Before we explore Bogart’s movies, however, we will explore the man himself: Humphrey Deforest Bogart was a December Baby, born on Christmas Day in 1899. He had somewhat of a strange childhood.

Humphrey, the young boy


His father was a successful Manhattan surgeon deeply addicted to opium and his mother was a famed magazine illustrator who earned more than twice the money the father did. The Bogart family in the least was financially well off so Bogart was born into a secure a family life…financially but, it seems, a family life that lack affection and the kind of nurturing that children need. No doubt unhappy at home and at the same time seeking adventure he joined the Navy at age 18. The year was 1918.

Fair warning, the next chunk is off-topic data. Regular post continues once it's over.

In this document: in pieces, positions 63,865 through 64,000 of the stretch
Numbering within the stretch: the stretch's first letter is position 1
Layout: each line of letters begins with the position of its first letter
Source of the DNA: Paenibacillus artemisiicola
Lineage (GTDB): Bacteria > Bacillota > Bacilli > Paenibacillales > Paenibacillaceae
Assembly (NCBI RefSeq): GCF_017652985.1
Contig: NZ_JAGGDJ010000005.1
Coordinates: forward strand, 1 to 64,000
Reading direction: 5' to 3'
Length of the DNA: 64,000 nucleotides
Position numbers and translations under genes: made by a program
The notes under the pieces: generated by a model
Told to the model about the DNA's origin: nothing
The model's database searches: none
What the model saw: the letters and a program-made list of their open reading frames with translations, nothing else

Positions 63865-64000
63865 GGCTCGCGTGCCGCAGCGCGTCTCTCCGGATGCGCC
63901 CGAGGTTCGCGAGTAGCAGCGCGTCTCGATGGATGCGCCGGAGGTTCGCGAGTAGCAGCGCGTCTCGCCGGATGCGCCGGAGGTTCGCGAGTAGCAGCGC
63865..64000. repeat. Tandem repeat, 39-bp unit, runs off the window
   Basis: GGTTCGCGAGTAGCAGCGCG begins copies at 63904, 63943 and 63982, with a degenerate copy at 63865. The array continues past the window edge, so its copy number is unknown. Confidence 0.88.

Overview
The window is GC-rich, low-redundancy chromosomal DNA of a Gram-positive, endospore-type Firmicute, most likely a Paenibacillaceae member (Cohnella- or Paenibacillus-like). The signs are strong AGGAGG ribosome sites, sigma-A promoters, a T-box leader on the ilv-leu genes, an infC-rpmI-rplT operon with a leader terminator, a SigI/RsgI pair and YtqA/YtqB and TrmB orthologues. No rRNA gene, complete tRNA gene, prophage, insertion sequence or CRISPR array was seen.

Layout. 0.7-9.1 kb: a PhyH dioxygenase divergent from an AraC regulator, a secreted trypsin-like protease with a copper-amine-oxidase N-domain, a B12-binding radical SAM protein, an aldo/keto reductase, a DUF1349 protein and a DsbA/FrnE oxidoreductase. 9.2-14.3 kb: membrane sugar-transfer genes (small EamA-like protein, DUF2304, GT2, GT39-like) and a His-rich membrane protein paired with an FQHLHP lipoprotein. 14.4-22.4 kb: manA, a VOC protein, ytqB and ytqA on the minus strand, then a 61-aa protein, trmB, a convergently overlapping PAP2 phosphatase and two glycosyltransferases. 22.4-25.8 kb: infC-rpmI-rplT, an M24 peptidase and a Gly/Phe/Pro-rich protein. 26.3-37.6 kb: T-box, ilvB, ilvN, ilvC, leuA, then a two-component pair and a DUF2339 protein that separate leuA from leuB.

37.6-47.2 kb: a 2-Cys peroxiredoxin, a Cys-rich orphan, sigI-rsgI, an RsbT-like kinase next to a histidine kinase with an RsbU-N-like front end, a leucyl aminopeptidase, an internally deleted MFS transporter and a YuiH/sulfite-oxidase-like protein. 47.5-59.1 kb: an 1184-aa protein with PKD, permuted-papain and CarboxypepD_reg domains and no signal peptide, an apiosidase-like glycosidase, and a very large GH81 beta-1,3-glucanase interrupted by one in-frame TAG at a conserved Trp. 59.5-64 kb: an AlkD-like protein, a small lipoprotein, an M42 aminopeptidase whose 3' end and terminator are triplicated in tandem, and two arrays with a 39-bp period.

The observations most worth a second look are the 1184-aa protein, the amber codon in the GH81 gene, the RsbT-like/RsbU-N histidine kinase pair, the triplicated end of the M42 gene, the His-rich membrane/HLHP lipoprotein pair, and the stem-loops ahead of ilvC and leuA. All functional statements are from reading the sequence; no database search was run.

It is said that it was during his Navy years that Bogart got his lip scarred but this was probably a publicity story from the studios. Another story is that it happened during a barroom brawl but Bogart himself said it was a scar from a childhood accident and that is probably the truth. In any case, some offer that Humphrey Bogart’s distinctive speech pattern was caused by the scar on his lip but actually Bogart had worked hard and practiced the way he delivered lines for the camera. As one reporter said, “His painful wince, his leer, his fiendish grin were the most accomplished ever seen on film.”